Simple alkanes tend to undergo fragmentation by the initial loss of a methyl group to form a (m-15) species

This carbocation can then undergo stepwise cleavage down the alkyl chain, expelling neutral fragments of general formula CnH2n+1

Fragmentations that give rise to stable carbocations will be particular favoured

Branched hydrocarbons form more stable secondary and tertiary carbocations

These peaks will tend to dominate the mass spectrum

In a branched chain alkanes fragmentation occurs next to the branch site
Other stable carbocations are those with an adjacent heteroatom
The positive charge resulted from the loss of one electron will be normally distributed on the electronegative atom(s)
For molecules containing heteroatoms (O, N, Cl, Br, etc) a very common fragmentation is the cleavage of the a,b-bond


fragmentation of aldehydes and ketones

The predominate cleavage in aldehydes and ketones is loss of one of the side-chains to generate the substituted oxonium ion

This is an extremely favorable cleavage and this ion often represents the base peak in the spectrum

The methyl derivative (CH3C≡O+) is commonly referred to as the "acylium ion"


How does ion separation occur?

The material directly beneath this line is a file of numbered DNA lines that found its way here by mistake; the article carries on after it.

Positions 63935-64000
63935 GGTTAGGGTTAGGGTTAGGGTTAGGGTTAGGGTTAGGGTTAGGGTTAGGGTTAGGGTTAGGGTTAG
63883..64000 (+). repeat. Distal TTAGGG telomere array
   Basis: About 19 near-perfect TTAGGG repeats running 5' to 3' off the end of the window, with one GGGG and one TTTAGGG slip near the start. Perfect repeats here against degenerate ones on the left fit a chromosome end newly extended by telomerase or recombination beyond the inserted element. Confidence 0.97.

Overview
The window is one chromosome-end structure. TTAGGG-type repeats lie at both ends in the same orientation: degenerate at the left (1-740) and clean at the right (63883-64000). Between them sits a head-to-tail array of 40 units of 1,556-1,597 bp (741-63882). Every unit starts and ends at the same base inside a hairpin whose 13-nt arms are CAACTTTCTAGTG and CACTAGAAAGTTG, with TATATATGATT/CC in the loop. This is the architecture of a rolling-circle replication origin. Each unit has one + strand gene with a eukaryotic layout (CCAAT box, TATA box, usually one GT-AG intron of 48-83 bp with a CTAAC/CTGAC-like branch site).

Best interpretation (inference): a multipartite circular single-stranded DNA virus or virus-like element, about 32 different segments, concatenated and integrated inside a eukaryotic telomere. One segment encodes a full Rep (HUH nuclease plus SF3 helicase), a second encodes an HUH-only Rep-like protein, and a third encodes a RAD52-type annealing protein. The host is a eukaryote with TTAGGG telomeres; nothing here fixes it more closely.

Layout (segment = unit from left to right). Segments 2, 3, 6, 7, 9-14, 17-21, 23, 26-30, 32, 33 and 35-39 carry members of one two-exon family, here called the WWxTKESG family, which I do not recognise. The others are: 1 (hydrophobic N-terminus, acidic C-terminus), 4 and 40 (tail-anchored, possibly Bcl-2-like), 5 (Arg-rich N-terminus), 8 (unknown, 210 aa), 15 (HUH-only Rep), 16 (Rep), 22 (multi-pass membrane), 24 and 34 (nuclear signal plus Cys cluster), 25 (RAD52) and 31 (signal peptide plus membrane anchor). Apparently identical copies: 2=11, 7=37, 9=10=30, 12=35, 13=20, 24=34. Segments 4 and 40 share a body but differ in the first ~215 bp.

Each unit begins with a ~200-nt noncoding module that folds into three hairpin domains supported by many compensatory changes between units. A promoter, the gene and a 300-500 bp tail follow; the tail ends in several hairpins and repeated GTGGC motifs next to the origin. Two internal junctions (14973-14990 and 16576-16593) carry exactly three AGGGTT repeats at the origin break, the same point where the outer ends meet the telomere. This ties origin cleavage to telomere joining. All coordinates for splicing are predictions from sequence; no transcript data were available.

Once ionized, the analyte ions are separated by their interaction with an electric or magnetic field in high vacuum (10-9 – 10-12 bar)

High vacuum is applied to minimize the interaction of analyte ions with molecules in the air


How are the ions in a MS detected?

The positive ions and the molecular fragments produced in the ionization chamber are accelerated into an analyzing tube

The path of the charged molecules is bent by an applied magnetic field


Detection of ions
What if the ions have too much momentum or mass?
What if they don't have enough?

High momentum ions (having high mass) will not be deflected enough and will collide with the analyzer wall

Ions having low mass (low momentum) will be deflected most by this field and will also collide with the walls of the analyzer

Ions having the proper mass-to-charge ratio will follow the path of the analyzer and collide with the Collector

This generates an electric current, which is then amplified and detected

By varying the strength of the magnetic field, the mass-to-charge ratio which is analyzed can be continuously varied.


Reassembling the fragments

Once we have a spectrum, the next stage is to determine the chemical structure of the test sample

Fragmentation of the molecular ion allows to help with this

By measuring mass of these fragments we can identify their chemical structure and reconstruct the structure of the test molecule

The analysis of mass spectra involves the re-assembling of fragments, working backwards to generate the original molecule


When interpreting mass spectra, you need to answer at least two questions. What are these questions?

Whether the molecular ion has the same mass as we would expect?

Whether particular patterns correspond to certain structural elements of the molecule?